It isn’t a particularly brilliant prediction that there will be an increased cohort of homeschooling parents in the Fall.
Now is the time in WFH to ensure your public library homeschooling resources, webpages and advice is up-to-date and promotions are ready. I’ve collected a few resources and ‘rules’ that are good for Ontario and our context here. My recommendation is that public libraries might want to create (if they don’t have one already) a homeschoolers pages to address this complex questions and parent initiatives.
NOTE: My wife is a teacher of grade 4-5 and has taught every grade in her career from 4 to 13. Her advice would include:
- Differentiate between actual homeschooling, where the parent is the curriculum leader and deliverer, and blended learning or distance learning where the home supports the curriculum delivered by the professional teacher.
- Understand the difference between full curriculum activities and units and the actual homework. The goal of homework is rarely to impart just information/facts. It is to embed the learning through practice, encourage experience in research, writing, presentations, etc. Group projects are important modalities to build social skills and teamwork as important life skills.
- Know when the child has moved from learning to read, to reading to learn.
- Know the curriculum outcomes in detail as prescribed by the Ontario Ministry of Education. These are the guides to guide you as both your teaching the child’s learning progresses.
- Know your child, and know the developmental stage they are in. Understanding stages of cognitive, emotional, and behavioural development are keys to success with every child.
- There is a balance between what your child is ‘ready’ to learn and when they need to stretch their efforts.
- A good learning relationship is more important that any rewards or marks. Praise and support goes much farther than discipline.
- And, in multiple child situations, some learning activities can be shared, but the learning outcomes and expectation change with age/grade.
- The library – both school and public is essential.
Selected Resources on Homeschooling in Ontario
Ontario Homeschooling Laws
Ontario Official Curriculum Outcomes: Elementary & Secondary
Canadian Home Based Learning Resource Page
Homeschooler’s Guide to the 21st Century Public Library (The Canadian Homeschooler)
Ontario Federation of Teaching Parents
How to Start Homeschooling in Ontario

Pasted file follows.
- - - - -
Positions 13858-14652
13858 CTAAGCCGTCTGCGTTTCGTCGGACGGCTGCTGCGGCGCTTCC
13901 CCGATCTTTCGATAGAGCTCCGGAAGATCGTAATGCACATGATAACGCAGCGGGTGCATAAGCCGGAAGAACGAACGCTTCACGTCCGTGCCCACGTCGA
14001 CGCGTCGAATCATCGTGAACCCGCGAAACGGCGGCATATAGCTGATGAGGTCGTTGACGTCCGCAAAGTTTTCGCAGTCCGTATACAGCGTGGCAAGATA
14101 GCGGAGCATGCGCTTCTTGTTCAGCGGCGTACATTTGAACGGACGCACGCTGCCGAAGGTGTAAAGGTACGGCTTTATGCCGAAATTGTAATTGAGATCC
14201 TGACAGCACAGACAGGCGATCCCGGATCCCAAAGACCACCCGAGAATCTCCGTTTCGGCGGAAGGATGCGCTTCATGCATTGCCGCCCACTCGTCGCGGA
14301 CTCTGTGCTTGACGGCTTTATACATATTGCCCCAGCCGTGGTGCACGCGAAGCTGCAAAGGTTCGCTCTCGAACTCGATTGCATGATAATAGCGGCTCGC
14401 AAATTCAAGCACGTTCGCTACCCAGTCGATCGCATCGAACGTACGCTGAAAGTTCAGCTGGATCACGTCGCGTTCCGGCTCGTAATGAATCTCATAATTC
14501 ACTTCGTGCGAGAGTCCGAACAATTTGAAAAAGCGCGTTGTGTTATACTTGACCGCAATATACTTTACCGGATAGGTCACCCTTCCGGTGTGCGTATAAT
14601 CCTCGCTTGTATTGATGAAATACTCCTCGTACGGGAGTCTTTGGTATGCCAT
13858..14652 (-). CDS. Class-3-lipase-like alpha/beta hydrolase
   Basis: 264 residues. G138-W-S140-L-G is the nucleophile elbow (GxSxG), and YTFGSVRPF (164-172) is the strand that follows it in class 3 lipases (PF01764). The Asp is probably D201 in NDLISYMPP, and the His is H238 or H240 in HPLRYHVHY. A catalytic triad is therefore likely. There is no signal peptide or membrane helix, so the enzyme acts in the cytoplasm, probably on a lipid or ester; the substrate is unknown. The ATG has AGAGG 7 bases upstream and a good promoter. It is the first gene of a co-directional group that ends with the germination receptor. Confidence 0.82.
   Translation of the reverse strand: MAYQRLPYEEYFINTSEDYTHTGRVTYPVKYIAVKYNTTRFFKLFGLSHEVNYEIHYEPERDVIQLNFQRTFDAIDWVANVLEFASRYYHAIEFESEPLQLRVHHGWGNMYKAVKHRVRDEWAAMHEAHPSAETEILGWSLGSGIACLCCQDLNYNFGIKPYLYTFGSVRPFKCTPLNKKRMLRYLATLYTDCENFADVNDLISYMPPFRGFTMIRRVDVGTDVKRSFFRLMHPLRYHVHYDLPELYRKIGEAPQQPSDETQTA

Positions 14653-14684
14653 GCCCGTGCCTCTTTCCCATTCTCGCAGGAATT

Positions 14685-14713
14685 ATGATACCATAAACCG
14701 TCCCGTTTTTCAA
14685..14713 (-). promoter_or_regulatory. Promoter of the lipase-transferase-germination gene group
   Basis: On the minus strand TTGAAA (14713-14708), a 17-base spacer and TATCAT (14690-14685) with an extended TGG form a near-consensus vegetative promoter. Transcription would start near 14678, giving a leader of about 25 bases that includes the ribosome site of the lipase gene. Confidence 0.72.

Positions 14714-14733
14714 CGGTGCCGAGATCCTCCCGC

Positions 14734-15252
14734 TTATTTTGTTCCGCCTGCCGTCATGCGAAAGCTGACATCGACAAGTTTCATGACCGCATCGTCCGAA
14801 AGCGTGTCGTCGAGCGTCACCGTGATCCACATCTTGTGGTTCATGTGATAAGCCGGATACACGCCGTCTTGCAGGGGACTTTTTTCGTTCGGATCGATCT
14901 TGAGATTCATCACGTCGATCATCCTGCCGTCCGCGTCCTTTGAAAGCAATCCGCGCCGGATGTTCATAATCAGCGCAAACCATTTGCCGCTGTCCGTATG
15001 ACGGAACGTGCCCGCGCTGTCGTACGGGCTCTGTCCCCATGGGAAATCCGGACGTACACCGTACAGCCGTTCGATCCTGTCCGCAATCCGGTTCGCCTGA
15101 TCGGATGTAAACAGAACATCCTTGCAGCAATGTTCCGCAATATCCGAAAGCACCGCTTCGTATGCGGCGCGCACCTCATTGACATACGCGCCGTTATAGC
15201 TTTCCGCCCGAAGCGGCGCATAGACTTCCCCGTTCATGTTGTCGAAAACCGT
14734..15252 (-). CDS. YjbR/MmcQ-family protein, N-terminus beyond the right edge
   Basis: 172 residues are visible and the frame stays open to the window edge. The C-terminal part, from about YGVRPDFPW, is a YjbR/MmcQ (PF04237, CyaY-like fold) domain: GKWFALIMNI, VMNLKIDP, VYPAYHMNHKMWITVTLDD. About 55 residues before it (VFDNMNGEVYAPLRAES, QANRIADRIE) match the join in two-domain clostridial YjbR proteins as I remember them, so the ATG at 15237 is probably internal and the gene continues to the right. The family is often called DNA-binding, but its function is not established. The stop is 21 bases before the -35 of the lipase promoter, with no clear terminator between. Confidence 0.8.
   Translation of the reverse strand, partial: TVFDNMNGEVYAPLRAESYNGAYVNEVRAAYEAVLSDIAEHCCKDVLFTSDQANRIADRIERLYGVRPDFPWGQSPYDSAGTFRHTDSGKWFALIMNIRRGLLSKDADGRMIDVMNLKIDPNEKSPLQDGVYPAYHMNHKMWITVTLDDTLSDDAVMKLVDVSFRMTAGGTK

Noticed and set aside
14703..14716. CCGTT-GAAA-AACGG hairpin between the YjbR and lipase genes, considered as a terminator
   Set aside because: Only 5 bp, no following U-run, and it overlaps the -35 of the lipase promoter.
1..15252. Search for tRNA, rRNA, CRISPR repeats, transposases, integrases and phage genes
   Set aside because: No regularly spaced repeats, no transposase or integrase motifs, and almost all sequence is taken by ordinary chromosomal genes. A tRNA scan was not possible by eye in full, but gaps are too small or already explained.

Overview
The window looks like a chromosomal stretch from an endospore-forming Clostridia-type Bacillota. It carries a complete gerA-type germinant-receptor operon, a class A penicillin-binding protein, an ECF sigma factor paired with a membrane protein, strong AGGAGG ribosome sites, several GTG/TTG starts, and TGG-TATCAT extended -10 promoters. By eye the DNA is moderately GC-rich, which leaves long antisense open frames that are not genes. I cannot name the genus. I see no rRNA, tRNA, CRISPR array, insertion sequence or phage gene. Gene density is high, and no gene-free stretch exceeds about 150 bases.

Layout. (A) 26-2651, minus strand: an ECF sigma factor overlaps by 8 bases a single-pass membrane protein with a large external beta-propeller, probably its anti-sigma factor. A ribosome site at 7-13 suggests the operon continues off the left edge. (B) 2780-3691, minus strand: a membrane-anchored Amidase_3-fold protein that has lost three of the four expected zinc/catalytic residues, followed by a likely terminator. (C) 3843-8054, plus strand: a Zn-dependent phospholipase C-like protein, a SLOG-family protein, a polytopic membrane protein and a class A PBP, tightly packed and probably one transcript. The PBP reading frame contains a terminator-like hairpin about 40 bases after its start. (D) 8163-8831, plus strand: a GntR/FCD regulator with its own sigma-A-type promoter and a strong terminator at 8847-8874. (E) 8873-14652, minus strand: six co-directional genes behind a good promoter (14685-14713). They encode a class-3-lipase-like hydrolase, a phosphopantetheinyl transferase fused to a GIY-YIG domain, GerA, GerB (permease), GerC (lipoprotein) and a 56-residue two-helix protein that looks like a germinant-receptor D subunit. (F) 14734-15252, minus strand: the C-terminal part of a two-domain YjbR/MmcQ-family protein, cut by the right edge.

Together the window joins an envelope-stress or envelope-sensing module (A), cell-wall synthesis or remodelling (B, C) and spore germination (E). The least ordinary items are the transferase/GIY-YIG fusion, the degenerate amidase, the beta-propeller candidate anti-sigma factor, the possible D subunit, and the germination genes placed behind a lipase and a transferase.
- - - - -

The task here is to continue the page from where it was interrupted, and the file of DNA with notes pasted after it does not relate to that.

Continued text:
Ontario Government: Learn at home webpage
Find made-in-Ontario activities, courses and more to keep the learning going, from home.
Ultimate List of Free Homeschooling Resources
5 Things You Need to Know Before You Begin Homeschooling
Homeschooling: Exploring the Potential of Public Library Service for Homeschooled Students
Abstract: As the number of homeschooled students rises in this country, needs for resources, instruction
and support also has risen. The homeschooled students, while not participating in the school
classrooms and by extension the school or public libraries, have needs that should be satisfied by library
services. These include access to materials and technology, information literacy skills instruction,
reading and writing support, curriculum materials and methods, reference services, as well as areas to “make
and take”, facilities for quiet study or to meet with mentors or tutors. In addition, homeschooled students need
the kind of library skills instruction that all students in traditional school libraries receive. The purpose of this
study is to identify the strengths and weaknesses of library support to home-schooled students in Nassau Suffolk, Long Island and to make recommendations based upon analysis. The major question examined is: How
are homeschooled students served through their local public libraries? Also the study examines the perception
of homeschooling families by public librarians. There are three main conclusions that derive from the study:
the librarians’ reactive rather than proactive response to the homeschooled population; the lack of consistent
leadership in development or outreach of library programs specifically for the homeschooled; and the public
librarians’ perception that there is no difference between the homeschooled population and the rest of the
patrons who use the library. The analysis leads to suggestions and recommendations.
Social Networking and Media
Lastly, search for local and provincial support groups on Facebook, Twitter, Pinterest, Instagram, and more. This applies for both the parent-teacher and the learner.